13. Reliance is then placed on the ruling in the case of Banarsi Dass .vs. State of Haryana reported in (2010) 4 SCC 450 (para 19 to 23). The settled principle of criminal jurisprudence cannot be disputed that the conviction of accused cannot be founded on the basis of inference. The offence should be proved against the accused beyond reasonable doubt either by direct 13
evidence or even by circumstantial evidence if each link of the chain of events is established pointing towards the guilt of the accused. The prosecution has to lead cogent evidence in that regard so far as it satisfies the essentials of a complete chain duly supported by appropriate evidence. Looking to penal Section 5(1) (d) of the Act, the Apex Court observed that the demand and acceptance of the money for doing a favour in discharge of his official duties is sine qua non to the conviction of the accused.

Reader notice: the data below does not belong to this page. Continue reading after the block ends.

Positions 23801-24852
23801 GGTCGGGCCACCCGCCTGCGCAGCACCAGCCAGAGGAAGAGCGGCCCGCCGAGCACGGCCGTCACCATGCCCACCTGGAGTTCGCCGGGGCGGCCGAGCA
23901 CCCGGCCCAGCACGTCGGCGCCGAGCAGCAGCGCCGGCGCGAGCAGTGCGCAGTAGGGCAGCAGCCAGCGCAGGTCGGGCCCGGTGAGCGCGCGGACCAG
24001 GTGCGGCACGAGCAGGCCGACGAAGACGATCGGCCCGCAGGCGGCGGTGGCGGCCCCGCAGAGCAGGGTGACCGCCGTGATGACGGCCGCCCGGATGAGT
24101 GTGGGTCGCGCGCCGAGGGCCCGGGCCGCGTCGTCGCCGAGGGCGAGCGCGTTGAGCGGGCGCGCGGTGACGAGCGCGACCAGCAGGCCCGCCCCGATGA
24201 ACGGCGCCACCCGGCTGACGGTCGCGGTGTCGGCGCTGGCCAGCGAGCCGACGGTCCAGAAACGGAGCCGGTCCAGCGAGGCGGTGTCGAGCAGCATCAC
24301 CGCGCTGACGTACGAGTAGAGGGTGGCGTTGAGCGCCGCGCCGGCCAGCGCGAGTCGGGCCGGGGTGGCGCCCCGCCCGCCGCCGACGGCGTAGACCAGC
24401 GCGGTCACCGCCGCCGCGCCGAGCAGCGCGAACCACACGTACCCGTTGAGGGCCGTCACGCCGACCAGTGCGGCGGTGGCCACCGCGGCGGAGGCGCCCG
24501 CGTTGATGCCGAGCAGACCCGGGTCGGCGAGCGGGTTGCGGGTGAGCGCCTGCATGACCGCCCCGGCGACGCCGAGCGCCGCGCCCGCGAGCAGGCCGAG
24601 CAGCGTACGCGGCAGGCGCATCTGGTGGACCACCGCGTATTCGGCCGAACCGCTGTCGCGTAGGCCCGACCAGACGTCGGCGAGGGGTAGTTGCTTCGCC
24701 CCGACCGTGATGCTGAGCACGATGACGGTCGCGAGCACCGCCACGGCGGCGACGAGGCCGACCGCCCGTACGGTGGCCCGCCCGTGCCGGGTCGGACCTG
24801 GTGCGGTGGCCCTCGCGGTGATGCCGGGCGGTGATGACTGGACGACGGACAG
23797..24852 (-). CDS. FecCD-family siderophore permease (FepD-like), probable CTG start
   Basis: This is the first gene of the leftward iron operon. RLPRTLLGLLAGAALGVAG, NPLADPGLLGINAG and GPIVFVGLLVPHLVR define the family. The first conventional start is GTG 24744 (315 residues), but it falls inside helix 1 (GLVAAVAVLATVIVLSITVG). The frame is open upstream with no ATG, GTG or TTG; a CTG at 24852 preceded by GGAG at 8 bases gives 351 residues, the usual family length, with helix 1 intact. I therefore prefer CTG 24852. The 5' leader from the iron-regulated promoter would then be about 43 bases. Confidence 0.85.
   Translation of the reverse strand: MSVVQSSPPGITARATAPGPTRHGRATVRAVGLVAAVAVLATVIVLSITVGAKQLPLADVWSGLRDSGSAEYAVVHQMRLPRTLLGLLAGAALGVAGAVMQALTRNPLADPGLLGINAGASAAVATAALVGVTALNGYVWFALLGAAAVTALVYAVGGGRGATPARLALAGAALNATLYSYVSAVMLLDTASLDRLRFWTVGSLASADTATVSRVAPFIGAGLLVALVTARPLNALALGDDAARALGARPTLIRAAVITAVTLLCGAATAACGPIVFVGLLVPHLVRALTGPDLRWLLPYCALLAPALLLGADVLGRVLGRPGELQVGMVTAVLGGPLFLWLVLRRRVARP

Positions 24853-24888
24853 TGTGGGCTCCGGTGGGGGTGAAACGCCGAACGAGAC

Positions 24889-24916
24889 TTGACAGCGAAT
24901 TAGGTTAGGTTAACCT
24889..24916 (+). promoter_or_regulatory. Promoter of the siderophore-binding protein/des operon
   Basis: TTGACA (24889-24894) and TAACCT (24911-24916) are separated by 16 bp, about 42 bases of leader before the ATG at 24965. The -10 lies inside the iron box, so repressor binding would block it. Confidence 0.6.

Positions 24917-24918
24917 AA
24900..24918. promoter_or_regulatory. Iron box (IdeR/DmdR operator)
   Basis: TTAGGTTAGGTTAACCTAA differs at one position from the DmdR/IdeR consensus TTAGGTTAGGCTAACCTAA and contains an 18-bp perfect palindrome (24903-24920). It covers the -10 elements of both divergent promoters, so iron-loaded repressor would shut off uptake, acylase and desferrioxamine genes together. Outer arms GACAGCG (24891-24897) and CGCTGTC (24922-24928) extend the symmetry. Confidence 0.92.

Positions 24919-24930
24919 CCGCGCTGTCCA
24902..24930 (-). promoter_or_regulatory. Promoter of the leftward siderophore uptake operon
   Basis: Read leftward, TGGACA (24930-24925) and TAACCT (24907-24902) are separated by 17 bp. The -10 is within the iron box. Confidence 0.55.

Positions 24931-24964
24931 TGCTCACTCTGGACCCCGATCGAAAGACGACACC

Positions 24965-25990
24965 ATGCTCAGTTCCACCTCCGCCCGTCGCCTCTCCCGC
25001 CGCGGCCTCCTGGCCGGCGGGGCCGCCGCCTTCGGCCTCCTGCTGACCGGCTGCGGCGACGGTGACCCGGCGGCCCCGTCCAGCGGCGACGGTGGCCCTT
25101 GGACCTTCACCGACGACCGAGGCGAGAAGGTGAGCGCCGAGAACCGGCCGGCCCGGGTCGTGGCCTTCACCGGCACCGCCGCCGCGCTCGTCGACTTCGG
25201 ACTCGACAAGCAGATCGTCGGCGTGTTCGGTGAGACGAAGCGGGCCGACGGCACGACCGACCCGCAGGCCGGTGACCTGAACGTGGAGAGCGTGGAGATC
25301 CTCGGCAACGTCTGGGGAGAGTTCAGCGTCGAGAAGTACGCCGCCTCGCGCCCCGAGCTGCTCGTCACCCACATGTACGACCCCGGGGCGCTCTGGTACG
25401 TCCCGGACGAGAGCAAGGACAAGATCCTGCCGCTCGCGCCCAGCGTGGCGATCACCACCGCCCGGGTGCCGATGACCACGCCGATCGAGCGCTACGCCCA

14. Reference is also made to the ruling in the case of V.Venkata Subbarao vs. State represented by Inspector of Police, A.P. reported in (2006) 13 SCC 305, in which it is observed that - regarding standard of proof upon the accused to rebut presumption, it is not as heavy as upon the prosecution. Burden upon the accused may be compared with that of a defendant in the civil proceedings.
15. Reference is also made to the ruling in the case of Vijaykumar s/o. Marotrao Daiwalkar .vs. State of Maharashtra reported in 2012 ALL MR (Cri) 2173. This Court had, considering the contradictory nature of evidence regarding signal given as per 14
instructions when the accused allegedly accepted the bribe amount, held that the prosecution has failed to prove the offence beyond reasonable doubt after making reference to various rulings from the Apex Court.